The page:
Michael




Re: Mount coordinates change while autoguiding

Michael Dolenga
 

Hi Ray,

Thanks for the explanation. It seems like undesirable behaviour, however. You autoguide because the mount is an imperfect mechanical device and you want to keep pointing at precisely the same location in the sky, which is defined by particular coordinates. The autoguider keeps you there, meaning that the mount remains pointed to those coordinates. I would expect them to stay where they are.

Is there a way to configure the mount to not update its coordinates when receiving an autoguiding pulse? My firmware is too old for APCC anyway, and the expense isn't worth this particular problem.

Michael


On Saturday, July 18, 2020, 07:47:00 AM PDT, Ray Gralak <groups3@...> wrote:


Hi Michael,

> Is this expected behavior or am I possibly missing some configuration option? It seems as though the
> autoguider commands are being interpreted as user initiated slews.

What you are seeing is changing pointing error in your scope as it is autoguided.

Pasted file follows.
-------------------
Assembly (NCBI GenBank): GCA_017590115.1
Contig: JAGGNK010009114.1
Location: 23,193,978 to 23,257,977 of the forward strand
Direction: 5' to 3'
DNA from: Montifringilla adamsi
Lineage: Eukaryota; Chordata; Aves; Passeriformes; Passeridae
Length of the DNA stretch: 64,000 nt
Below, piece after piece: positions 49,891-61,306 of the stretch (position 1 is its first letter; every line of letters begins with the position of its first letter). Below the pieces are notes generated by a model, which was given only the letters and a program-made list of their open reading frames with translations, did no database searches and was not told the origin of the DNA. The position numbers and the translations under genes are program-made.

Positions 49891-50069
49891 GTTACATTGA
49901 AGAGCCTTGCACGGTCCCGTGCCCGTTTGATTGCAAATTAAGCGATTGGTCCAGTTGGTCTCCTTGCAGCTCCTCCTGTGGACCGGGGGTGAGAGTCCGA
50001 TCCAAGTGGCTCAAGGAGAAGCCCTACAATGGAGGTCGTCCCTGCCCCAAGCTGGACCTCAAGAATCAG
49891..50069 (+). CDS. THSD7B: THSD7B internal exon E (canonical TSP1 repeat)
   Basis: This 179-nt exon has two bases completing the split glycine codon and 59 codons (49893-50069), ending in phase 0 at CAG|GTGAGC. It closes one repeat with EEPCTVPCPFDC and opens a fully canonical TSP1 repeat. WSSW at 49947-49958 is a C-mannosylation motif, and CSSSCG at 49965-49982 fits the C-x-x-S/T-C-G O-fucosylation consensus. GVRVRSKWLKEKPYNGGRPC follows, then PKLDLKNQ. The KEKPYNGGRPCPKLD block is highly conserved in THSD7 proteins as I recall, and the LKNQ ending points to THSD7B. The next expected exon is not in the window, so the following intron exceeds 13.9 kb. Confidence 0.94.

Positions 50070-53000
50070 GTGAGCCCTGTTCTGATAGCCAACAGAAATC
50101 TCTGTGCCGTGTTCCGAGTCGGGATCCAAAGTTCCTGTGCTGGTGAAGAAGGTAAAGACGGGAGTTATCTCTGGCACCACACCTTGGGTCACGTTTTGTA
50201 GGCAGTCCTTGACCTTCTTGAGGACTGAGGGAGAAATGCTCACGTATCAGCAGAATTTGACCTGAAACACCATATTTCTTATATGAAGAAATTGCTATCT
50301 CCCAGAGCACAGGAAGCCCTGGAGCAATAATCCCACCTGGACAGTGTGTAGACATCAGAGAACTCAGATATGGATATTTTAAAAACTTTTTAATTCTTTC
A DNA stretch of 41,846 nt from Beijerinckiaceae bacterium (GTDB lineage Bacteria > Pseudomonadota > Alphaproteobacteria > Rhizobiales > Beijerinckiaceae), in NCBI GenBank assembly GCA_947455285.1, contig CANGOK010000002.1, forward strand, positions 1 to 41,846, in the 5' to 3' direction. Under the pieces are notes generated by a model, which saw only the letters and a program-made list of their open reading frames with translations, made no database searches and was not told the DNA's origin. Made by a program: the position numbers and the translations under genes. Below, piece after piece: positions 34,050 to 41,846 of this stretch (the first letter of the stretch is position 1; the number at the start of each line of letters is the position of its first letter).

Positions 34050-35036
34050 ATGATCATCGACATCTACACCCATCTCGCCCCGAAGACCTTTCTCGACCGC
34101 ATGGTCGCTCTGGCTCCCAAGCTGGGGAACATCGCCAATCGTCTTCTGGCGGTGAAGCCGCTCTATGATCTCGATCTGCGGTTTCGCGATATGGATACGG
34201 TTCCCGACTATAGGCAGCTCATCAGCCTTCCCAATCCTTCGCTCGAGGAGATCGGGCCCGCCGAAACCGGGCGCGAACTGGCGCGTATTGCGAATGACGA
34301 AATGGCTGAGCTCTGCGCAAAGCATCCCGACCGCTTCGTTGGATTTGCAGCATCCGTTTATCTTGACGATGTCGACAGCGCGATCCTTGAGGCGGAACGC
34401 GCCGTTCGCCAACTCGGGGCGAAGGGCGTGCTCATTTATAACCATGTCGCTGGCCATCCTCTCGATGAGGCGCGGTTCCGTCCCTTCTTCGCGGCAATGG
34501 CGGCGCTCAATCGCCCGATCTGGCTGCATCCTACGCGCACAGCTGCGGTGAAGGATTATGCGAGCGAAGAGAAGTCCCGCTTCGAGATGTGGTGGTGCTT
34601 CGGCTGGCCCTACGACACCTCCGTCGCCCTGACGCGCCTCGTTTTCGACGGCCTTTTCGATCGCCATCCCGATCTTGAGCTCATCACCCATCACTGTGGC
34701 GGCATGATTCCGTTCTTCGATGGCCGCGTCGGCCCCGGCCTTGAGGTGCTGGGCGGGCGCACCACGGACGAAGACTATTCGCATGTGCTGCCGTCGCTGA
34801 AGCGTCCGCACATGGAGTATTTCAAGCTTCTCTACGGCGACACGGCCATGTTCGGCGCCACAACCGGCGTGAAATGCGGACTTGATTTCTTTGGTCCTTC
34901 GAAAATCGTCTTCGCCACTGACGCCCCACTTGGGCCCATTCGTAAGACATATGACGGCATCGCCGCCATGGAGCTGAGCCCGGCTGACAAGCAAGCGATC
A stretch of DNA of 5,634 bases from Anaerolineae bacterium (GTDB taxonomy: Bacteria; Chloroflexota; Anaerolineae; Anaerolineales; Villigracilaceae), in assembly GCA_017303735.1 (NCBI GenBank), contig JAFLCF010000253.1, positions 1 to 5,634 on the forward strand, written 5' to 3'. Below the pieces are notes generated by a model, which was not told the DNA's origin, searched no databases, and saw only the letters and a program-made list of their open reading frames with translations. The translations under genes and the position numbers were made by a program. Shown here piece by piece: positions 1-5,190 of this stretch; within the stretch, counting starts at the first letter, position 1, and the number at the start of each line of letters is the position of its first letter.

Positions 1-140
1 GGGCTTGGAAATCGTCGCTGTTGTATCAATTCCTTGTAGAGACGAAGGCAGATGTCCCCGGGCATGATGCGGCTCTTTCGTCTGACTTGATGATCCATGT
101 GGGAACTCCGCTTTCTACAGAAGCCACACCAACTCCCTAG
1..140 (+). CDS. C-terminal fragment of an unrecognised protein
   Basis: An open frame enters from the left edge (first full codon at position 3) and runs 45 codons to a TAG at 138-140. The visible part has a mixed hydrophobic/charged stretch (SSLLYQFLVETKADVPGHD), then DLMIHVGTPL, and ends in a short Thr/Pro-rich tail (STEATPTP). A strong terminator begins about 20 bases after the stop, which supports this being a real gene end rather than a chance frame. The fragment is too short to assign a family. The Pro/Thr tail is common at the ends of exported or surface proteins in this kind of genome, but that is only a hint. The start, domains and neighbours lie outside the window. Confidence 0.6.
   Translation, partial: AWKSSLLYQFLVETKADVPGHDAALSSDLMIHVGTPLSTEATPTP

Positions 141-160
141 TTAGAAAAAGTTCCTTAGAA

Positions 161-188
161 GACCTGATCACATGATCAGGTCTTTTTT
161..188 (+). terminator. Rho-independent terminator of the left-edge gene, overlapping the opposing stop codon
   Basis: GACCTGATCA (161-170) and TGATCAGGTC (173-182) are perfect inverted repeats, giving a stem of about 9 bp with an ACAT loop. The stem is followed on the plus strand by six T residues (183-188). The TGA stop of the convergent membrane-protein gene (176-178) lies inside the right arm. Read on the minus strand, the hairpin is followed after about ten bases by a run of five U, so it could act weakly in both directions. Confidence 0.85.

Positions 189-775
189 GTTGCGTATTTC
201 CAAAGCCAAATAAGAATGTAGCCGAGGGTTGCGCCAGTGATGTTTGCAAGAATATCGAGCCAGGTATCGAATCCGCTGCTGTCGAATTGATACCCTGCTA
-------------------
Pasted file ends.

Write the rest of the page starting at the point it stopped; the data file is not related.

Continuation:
The amount of pointing error can be drastically reduced by using a pointing model (e.g. APCC Pro).

> This confounds automated meridian flips because the mount "thinks" it is pointed somewhere other than where
> it actually is. Often, the difference is too slight to be significance, but sometimes not.

This is incorrect. The mount's internal flip position does not change. However the actual time and position when the flip occurs may dynamically change. If software is monitoring the mount's position this should not be a problem.

-Ray Gralak
Author of APCC (Astro-Physics Command Center): https://www.astro-physics.com/apcc-pro
Author of PEMPro V3:  https://www.ccdware.com
Author of Astro-Physics V2 ASCOM Driver: https://www.siriusimaging.com/apdriver

> -----Original Message-----
> From: main@ap-gto.groups.io [mailto:main@ap-gto.groups.io] On Behalf Of Michael Dolenga via groups.io
> Sent: Saturday, July 18, 2020 7:31 AM
> To: main@ap-gto.groups.io
> Subject: [ap-gto] Mount coordinates change while autoguiding
>
> I've noticed that my 900GTO's coordinates, as reported by ASCOM (latest version of the driver) change over a
> session where I am autoguiding. This occurs whether using MaximDL or NINA/PhD. In both cases, I am
> configured to send autoguider commands via the ASCOM driver rather than a separate ST4 cable.
>
> This confounds automated meridian flips because the mount "thinks" it is pointed somewhere other than where
> it actually is. Often, the difference is too slight to be significance, but sometimes not.
>
> As an example, last night I was doing 30 minute shots of the Crescent Nebula. Over one hour, as reported by